Slumdog Millionaire
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Slumdog Millionaire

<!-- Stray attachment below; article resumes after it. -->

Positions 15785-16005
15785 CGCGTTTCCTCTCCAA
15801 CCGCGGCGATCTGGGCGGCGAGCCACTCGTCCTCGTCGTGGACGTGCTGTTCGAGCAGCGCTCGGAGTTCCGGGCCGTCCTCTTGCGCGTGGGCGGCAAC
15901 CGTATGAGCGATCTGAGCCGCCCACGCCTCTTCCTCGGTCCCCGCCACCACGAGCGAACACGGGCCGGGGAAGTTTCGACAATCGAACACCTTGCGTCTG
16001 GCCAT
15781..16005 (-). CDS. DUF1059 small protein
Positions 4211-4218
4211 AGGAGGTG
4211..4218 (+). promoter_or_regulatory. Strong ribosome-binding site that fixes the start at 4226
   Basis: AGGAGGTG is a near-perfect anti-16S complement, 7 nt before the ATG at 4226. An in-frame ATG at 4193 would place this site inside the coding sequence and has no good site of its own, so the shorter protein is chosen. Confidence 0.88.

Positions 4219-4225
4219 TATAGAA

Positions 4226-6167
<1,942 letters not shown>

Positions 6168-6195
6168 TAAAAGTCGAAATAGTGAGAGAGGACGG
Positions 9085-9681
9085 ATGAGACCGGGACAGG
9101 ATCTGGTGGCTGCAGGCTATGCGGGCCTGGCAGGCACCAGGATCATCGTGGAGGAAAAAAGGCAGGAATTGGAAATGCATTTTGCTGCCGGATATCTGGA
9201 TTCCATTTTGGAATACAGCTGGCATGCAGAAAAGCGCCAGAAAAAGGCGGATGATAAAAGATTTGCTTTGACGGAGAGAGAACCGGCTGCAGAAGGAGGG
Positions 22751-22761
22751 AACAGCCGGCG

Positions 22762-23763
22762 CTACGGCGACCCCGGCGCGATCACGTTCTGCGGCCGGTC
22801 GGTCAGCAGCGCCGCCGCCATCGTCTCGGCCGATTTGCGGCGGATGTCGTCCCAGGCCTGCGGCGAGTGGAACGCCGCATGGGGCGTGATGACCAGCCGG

From the very start of the art of cinema, there has been a synergistic relationship between technology and movies. Usually, this mostly impacted the way films were made but of late there has been a profound change in how films are presented to the audience. With the internet, more people can discover little Independent gems that previously would only be known to diehard fans of the Indy or foreign film circuit. Now, there is increased availability of these films to the public, and the major studios find they have some stiff competition on their hands. Indy films have been taking over as demonstrated by big box office and major awards for Indy darlings such as "Little Miss Sunshine’, ‘Sideways,’ and ‘Juno.’ These humble yet brilliant movies have shown you don’t need a huge budget to make a great film. In the last Academy Awards yet another Indy swept the evening; ‘Slumdog Millionaire’ and it richly deserved every accolade and dollar it received. This movie embodies all that I wonder about independent films; it is imaginative, artistic, and crafted with a combination of love and expert craftsmanship. The film was created on a relatively small budget of some $15 million and took in a staggering $360 million to date. More important than the financial success is the degree of excellence this film achieves. ‘Slumdog’ is the rare film that can blend numerous genres and succeed in each category. While predominately a romance the elements of mystery, drama, and suspense with the perfect touch of social consciousness. There is a serious message here, but it never overshadows the pure entertainment you will derive from this film.